Bioavailability and supplementation
Systemic bioavailability of orally consumed glutathione is poor because the tripeptide is the substrate of proteases (peptidases) of the alimentary canal, and due to the absence of a specific carrier of glutathione at the level of cell membrane.
Because direct supplementation of glutathione is not always successful, supply of the raw nutritional materials used to generate GSH, such as cysteine and glycine, may be more effective at increasing glutathione levels. Other antioxidants such as ascorbic acid (vitamin C) may also work synergistically with glutathione, preventing depletion of either. The glutathione-ascorbate cycle, which works to detoxify hydrogen peroxide (H2O2), is one very specific example of this phenomenon.
Additionally, compounds such as N-acetylcysteine (NAC) and alpha lipoic acid (ALA, not to be confused with the unrelated alpha-linolenic acid) are both capable of helping to regenerate glutathione levels. NAC in particular is commonly used to treat overdose of acetaminophen, a type of potentially fatal poisoning which is harmful in part due to severe depletion of glutathione levels. It is a precursor of cysteine.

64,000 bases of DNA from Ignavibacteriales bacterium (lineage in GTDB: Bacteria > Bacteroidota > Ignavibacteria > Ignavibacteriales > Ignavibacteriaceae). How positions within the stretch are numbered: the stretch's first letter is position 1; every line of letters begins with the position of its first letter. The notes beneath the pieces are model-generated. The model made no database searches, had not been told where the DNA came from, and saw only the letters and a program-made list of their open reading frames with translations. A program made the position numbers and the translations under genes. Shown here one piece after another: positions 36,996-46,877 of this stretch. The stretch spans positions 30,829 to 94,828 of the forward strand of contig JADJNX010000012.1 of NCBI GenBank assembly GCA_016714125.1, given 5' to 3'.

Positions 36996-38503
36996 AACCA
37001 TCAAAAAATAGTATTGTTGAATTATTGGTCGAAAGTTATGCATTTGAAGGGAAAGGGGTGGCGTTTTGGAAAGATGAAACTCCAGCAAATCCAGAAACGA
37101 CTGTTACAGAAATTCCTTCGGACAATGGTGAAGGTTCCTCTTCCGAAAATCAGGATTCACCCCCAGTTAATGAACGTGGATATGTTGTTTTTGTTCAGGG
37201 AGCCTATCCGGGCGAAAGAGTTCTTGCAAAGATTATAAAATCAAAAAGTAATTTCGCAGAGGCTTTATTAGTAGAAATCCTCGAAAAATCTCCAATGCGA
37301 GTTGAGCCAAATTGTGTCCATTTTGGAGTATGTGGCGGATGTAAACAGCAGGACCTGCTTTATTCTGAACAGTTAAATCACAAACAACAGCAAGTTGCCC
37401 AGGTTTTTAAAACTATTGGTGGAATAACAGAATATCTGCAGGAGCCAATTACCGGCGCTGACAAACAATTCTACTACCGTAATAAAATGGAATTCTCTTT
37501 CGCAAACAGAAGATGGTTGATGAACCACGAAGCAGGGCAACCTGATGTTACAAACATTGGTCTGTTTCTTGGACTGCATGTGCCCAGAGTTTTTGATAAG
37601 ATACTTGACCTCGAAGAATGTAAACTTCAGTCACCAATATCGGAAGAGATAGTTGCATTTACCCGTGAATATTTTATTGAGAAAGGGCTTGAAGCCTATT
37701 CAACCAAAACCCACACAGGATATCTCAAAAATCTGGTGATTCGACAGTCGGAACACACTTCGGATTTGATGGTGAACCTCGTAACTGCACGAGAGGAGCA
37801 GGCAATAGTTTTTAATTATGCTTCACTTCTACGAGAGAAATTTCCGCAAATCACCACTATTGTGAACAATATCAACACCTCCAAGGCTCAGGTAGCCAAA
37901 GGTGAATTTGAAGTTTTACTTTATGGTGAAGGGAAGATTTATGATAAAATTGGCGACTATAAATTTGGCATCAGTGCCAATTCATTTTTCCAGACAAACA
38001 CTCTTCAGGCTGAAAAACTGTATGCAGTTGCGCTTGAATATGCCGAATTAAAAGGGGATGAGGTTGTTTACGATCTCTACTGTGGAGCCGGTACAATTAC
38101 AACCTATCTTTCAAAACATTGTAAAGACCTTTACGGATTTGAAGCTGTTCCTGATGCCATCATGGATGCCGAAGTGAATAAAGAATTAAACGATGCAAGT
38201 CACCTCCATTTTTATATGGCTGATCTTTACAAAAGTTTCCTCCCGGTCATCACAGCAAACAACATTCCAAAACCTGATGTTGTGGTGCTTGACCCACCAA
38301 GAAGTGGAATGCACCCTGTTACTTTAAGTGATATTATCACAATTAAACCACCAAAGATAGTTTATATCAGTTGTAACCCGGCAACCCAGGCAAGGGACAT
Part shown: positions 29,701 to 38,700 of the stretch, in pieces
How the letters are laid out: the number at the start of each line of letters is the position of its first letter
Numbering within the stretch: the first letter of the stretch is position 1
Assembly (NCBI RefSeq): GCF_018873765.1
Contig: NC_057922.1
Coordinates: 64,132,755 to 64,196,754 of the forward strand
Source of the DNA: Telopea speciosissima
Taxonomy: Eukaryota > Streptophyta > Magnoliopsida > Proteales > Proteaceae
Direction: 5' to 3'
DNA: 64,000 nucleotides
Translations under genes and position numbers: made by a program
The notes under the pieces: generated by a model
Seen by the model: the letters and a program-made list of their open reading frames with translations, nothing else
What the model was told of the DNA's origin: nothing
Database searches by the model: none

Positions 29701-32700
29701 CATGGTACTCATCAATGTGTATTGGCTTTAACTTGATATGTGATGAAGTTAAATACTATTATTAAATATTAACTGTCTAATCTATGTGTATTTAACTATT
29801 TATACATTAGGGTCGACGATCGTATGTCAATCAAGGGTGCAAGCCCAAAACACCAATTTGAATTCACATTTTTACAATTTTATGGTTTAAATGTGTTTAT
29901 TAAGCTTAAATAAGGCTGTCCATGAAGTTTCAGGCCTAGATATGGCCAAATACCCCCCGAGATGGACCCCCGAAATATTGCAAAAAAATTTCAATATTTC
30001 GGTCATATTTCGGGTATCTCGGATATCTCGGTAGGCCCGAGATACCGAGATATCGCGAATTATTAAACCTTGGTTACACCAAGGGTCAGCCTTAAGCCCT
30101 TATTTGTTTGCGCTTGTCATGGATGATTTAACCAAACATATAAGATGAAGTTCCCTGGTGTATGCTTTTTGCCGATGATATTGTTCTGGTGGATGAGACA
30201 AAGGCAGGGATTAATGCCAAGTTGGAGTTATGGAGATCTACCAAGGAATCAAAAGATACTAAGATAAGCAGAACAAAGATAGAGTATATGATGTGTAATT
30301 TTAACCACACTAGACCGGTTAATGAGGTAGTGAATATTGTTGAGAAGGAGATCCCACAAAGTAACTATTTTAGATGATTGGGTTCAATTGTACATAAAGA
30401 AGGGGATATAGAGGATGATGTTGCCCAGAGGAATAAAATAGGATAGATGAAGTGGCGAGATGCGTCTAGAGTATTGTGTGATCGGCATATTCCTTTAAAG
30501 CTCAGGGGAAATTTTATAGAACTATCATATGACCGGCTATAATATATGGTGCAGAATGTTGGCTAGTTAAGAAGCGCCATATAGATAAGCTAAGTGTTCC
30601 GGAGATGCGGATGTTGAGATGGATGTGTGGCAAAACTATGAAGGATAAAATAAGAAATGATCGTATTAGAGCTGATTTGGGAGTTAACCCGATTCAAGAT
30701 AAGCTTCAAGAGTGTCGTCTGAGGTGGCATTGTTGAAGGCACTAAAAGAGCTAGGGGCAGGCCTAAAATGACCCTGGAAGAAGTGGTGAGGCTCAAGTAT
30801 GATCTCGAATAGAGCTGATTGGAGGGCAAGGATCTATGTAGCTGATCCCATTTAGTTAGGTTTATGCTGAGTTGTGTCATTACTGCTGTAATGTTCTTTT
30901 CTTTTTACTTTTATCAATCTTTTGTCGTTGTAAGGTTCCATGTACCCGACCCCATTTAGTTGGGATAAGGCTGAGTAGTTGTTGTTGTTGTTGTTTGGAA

Calcitriol (1,25-dihydroxyvitamin D3), the active metabolite of vitamin D3, after being synthesized from calcifediol in the kidney, increases glutathione levels in the brain and appears to be a catalyst for glutathione production. About ten days are needed for the body to process vitamin D3 into calcitriol.
S-adenosylmethionine (SAMe), a cosubstrate involved in methyl group transfer, has also been shown to increase cellular glutathione content in persons suffering from a disease-related glutathione deficiency.
Low glutathione is commonly observed in wasting and negative nitrogen balance, as seen in cancer, HIV/AIDS, sepsis, trauma, burns, and athletic overtraining. Low levels are also observed in periods of starvation. These effects are hypothesized to be influenced by the higher glycolytic activity associated with cachexia, which result from reduced levels of oxidative phosphorylation.
You’d think being glutathionepathway.com, our number one health supplement suggestion would be glutathione, end of story! Unfortunately it’s not true… while supplementing glutathione has many potential health benefits our absolute favorite health supplement and number one recommendation to anyone is Vitamin D3. …